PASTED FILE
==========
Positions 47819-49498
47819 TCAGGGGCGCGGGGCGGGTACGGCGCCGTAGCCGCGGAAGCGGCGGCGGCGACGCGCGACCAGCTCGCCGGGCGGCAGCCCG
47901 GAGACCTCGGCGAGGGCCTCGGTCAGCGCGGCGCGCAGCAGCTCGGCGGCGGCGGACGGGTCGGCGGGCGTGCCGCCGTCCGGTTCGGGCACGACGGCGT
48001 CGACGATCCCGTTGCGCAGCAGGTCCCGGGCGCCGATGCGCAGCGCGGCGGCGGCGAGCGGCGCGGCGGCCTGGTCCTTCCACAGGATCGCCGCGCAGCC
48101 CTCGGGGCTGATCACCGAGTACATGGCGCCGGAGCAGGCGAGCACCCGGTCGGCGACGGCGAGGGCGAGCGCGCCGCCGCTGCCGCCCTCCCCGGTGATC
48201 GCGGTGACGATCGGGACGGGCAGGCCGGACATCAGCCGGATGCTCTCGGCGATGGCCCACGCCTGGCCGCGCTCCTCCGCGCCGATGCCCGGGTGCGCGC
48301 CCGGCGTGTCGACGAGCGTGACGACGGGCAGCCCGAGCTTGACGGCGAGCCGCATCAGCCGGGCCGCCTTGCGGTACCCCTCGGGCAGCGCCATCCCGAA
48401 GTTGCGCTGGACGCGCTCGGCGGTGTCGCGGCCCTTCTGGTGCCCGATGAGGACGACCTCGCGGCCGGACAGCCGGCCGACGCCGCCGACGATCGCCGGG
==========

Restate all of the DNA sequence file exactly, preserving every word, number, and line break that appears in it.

Positions 47819-49498
47819 TCAGGGGCGCGGGGCGGGTACGGCGCCGTAGCCGCGGAAGCGGCGGCGGCGACGCGCGACCAGCTCGCCGGGCGGCAGCCCG
47901 GAGACCTCGGCGAGGGCCTCGGTCAGCGCGGCGCGCAGCAGCTCGGCGGCGGCGGACGGGTCGGCGGGCGTGCCGCCGTCCGGTTCGGGCACGACGGCGT
48001 CGACGATCCCGTTGCGCAGCAGGTCCCGGGCGCCGATGCGCAGCGCGGCGGCGGCGAGCGGCGCGGCGGCCTGGTCCTTCCACAGGATCGCCGCGCAGCC
48101 CTCGGGGCTGATCACCGAGTACATGGCGCCGGAGCAGGCGAGCACCCGGTCGGCGACGGCGAGGGCGAGCGCGCCGCCGCTGCCGCCCTCCCCGGTGATC
48201 GCGGTGACGATCGGGACGGGCAGGCCGGACATCAGCCGGATGCTCTCGGCGATGGCCCACGCCTGGCCGCGCTCCTCCGCGCCGATGCCCGGGTGCGCGC
48301 CCGGCGTGTCGACGAGCGTGACGACGGGCAGCCCGAGCTTGACGGCGAGCCGCATCAGCCGGGCCGCCTTGCGGTACCCCTCGGGCAGCGCCATCCCGAA
48401 GTTGCGCTGGACGCGCTCGGCGGTGTCGCGGCCCTTCTGGTGCCCGATGAGGACGACCTCGCGGCCGGACAGCCGGCCGACGCCGCCGACGATCGCCGGG